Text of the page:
Audition has a plot that could only happen in a Japanese movie. No matter how sympathetic the main male character is I cannot see, even in 1999, a situation where Hollywood would greenlight a movie where a man uses a fake movie audition in order to try to find a new wife. It does sound like something from a Lifetime or Hallmark movie, but it also sounds like something that would also lead to the revelation that our "hero" had a secret past and that the heroine was in grave danger.
For a good part of its time director Takashi Miike makes Audition feel like it's a romantic drama. Based on a book by Ryû Murukama, who supposedly had tried something similar to find a woman, this entire idea of finding a date backfires. Only, it is not our protagonist that has the dark side.
Shigeharu Aoyama (Ryo Ishibashi) is the owner of a small film company. When his wife Ryoko (Miyuki Matsuda) passes away he is left to raise their son Shigehiko (Tetsu Sawaki) on his own. Seven years later, at the urging of his son, he begins to consider remarrying. Concerned with finding the right woman, and the time involved in doing so, he confides in his best friend Yoshikawa (Jun Kunimura), who comes up with the idea of doing an audition. The film is real to avoid any nuance of fraud, but the point is to see if any of the women who try out for the lead would be suitable.
Aoyama happens to find one in Asami Yamazaki (Eihi Shiina), a young girl with previous ballet experience. He calls her after the audition and, after a date, they hit it off. Yoshikawa, looking out for his friend, is concerned because most of the details she gave don't seem to match and it is difficult to find any information on her. Aoyama, already head over heels for Asami, ignores this, and at first things seem perfect. When she disappears after the first time they make love he goes in search for her, finding that her past is darker than she let on. Even worse, her need for complete and total love has put Aoyama in grave danger.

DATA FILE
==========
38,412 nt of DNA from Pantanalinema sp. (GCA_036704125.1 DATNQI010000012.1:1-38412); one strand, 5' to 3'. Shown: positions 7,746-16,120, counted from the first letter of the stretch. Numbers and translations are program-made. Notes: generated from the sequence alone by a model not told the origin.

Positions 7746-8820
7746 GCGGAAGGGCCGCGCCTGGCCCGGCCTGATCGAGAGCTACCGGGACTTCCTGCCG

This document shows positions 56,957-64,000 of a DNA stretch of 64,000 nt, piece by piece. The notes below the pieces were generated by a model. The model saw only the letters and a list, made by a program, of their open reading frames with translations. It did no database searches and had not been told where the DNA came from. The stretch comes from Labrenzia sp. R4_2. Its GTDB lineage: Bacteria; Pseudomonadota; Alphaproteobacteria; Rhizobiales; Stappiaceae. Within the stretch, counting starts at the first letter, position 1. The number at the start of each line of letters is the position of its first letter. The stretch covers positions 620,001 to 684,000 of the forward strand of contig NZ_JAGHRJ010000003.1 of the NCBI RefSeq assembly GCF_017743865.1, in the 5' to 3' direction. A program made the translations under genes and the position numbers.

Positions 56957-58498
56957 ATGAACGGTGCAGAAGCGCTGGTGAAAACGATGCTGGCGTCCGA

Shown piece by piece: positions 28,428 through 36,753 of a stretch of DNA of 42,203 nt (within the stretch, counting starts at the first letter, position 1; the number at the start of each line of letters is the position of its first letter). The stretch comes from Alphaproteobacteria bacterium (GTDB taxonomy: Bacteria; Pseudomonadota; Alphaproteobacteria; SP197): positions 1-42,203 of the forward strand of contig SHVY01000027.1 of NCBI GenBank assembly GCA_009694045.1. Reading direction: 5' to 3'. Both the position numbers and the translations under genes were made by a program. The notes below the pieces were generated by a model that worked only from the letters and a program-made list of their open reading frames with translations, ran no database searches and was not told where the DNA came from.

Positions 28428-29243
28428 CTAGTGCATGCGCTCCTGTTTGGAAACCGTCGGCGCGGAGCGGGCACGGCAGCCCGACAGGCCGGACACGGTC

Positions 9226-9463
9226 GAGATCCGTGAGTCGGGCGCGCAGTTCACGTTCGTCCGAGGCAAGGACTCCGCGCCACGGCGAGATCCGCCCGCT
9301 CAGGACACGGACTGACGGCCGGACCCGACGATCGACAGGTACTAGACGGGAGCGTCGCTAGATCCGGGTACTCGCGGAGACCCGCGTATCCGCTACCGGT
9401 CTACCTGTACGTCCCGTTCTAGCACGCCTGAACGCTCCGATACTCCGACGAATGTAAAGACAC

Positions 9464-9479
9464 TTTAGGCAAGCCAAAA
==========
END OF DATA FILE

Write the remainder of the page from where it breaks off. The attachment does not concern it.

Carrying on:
I have often said that the perfect place to put the most violent content is at the end of a movie, or at least to reserve it for one sequence. There may be other hints, or small things that happen, but constant violence in a movie becomes numbing. That is why it is used for entertainment or humor purposes in many horror films, since it is both unrealistic and over the top. To be truly effective it has to be memorable, has to come all at once and be as realistic as possible. Miike, and his writer Daisuke Tengan, designed the movie for just this impact. From what I understand it is quite different from Murukama's book, but it works well. It gets quite surreal toward the end, leaving some question as to what parts were real and what parts are Aoyama having a drug-induced hallucination, but Miike has said that the most violent parts are not supposed to be nightmares or manifestations of guilt. They are reality.
There are hints throughout the film, with Asami living in a run-down flat with a man in a bag (Ren Ôsugi), supposedly one of her former lovers. This was only Eihi Shiina's second film, and her soft, almost withdrawn performance matches her ghostly appearance. It helps keep things off-kilter while the majority of the story seems quite normal. Ryo Ishibashi also does a fine job of portraying Aoyama's loneliness, while the number of static shots Miike does at the beginning makes him feel even more isolated.
It is a well-crafted movie and a perfect example of how to make uncomfortable scenes effective, how to properly pace a film and how to let the camera tell a story. The surrealistic touches may muddy things a bit, but the movie is what it is presented to be. It's left up to the audience to decide on a few points, including whether Aoyami deserves his treatment at the hands of Asami, but what most people will take from it is the suffering he endures - something that Miike has the audience endure with him.
Time: 115 minutes
Starring: Ryo Ishibashi, Eihi Shiina, Tetsu Sawaki, Jun Kunimura
Director: Takashi Miike